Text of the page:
Parents’ choice: diversity or the suburbs?

Young Aidan or Amelia will start kindergarten soon. Urban gentrifiers must decide: Do we send the kids to a diverse urban school where some of their classmates will be poor and need lots of teacher attention? Or do we move to the boring suburbs where all our kids’ classmates will come from educated families? Facing that decision as a Washington D.C. resident, Fordham’s Mike Petrilli wrote The Diverse Schools Dilemma, which looks at the risks and benefits of schools with socioeconomic diversity.

Though whites make up half of public school students, 87 percent attend majority-white schools. Even in cities, “neighborhood schools still tend to be segregated by class, if not by race,” Petrilli tells the Washington Post. In the Washington D.C. area, less than 3 percent of white public school students attend schools where poor children are the majority, according to Petrilli.

Charter schools, which draw from wider areas, are an option for parents who want to stay in the city. Some of D.C.’s most popular charters are very diverse. But high-performing charter schools often adopt a “no excuses” culture that turns off middle-class parents.

“Many of the charters have uniforms and a rigid discipline code,” he said. “It’s not a culture that celebrates a lot of individualism, personal style or autonomy, the kinds of things that middle-class parents may want. So there are significant differences and cultural clashes that take place.”

Some cities use “controlled choice” to integrate schools by socioeconomic status, but it’s controversial.

Petrilli made a common choice: He moved to Bethesda, Maryland. At his son’s elementary school, 1 percent of the children are low-income, 2 percent are black and 5 percent are Hispanic.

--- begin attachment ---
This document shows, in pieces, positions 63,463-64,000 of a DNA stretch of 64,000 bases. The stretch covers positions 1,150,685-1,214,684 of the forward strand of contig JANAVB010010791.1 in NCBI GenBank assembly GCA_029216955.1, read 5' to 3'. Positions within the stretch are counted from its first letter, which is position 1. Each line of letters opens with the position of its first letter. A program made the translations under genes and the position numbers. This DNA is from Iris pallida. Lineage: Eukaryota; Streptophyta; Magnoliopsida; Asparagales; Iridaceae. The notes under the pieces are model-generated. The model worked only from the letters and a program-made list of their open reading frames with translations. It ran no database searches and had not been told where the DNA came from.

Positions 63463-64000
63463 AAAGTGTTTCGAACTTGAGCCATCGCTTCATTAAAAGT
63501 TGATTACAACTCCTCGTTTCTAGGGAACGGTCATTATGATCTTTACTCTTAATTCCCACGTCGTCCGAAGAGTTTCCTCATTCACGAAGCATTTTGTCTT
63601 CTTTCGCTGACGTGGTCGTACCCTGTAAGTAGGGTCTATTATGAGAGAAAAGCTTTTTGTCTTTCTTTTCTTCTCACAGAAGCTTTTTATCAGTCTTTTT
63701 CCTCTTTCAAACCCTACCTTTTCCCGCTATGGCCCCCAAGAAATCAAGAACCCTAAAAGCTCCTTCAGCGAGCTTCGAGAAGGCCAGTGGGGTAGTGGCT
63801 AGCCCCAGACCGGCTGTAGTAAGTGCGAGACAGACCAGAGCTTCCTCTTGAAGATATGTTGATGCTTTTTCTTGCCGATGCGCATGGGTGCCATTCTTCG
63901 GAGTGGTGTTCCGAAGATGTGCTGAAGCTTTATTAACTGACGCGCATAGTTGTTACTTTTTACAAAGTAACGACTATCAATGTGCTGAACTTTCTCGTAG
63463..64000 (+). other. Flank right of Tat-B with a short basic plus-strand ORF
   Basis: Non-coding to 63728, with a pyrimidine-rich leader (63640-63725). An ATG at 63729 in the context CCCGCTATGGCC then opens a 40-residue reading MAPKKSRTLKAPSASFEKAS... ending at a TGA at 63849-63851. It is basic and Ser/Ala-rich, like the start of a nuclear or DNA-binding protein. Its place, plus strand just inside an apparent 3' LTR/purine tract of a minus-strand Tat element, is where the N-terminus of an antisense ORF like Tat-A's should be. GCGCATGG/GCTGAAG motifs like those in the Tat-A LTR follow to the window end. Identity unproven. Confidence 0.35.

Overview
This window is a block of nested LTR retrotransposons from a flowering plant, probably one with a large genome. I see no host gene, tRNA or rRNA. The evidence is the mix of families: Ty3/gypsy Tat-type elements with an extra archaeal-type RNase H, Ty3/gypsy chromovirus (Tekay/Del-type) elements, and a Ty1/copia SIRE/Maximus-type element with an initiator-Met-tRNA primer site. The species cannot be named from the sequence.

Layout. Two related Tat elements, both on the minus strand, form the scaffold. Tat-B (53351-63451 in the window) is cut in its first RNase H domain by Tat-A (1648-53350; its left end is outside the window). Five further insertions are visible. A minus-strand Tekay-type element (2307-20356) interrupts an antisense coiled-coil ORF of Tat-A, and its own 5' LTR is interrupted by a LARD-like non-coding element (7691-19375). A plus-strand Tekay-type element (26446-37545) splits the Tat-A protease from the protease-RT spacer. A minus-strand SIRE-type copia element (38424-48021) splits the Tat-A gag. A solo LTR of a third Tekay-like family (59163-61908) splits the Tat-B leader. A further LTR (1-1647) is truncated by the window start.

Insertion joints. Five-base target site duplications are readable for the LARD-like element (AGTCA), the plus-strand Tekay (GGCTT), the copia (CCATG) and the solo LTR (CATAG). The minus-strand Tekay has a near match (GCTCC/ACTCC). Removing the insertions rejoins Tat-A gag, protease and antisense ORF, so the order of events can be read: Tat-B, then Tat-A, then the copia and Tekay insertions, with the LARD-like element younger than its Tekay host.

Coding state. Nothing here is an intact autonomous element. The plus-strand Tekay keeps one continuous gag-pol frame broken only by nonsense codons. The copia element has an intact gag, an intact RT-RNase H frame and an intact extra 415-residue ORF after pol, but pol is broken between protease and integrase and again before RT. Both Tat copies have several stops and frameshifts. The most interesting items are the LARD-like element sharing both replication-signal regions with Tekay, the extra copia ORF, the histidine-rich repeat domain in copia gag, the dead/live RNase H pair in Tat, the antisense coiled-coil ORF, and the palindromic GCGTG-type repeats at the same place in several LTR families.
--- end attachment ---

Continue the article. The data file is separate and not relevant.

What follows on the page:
Last month, I visited a wildly diverse charter school in Grand Rapids — lots of poor kids, some of them from African refugee camps, all colors and creeds. A white mother told me she’d chosen the school, in part, for its diversity. I was surprised. People talk about the wonderfulness of diversity, but their choices usually tell a different story.

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Comments

  1. Petrilli lived in the Montgomery County section of Takoma Park, not in the DC neighborhood of Takoma Park–they’re very different. Many people think that DC is part of Maryland and/or Virginia or that the Maryland and Virginia inner suburbs are part of DC, but DC is an independent city that is not part of any state. Takoma Park, MD has long had a healthy (though not solely) middle to upper middle class population. For more information: http://en.wikipedia.org/wiki/Takoma_Park,_Maryland

  2. I lived in the DC suburbs for many years and my kids were raised there. I also commuted into the District to grad school, for many years. I know few people who object to poor kids or kids of any particular flavor or color, but my experience has been that the negatives primarily boil down to behavior and academics. Disruptive kids, whether spec ed, poorly socialized or class clowns, are a problem for the rest of the class. Since few ESs group kids homogeneously by subject, even a kindergarten class may have kids who are several years behind those of the urban gentrifiers, and the gap may widen over time. If public schools had the same insistence on appropriate behavior as do charters (and as public schools did in my era) and if they grouped homogeneously by academic preparation/need, I think more urban gentrifiers would be satisfied. Even better would be really strong curricula, like CK or classical, plus Singapore Math (with strong teachers and efficient instruction). Of course, there will always be those unwilling to consider uniforms and/or a more regimented approach – but some kids do benefit from it.

    • tim-10-ber says:

      Very well said, Momof4! Thank you!

    • The trouble is, there’s no imperative for district schools to insist on appropriate behavior. That’s as contrasted with charters and private schools which, if they’re as indifferent to disruptive behavior as are district schools, will eventually drive away the kids who aren’t disruptive by retarding the education of those kids, angering their parents. And sealing the schools doom.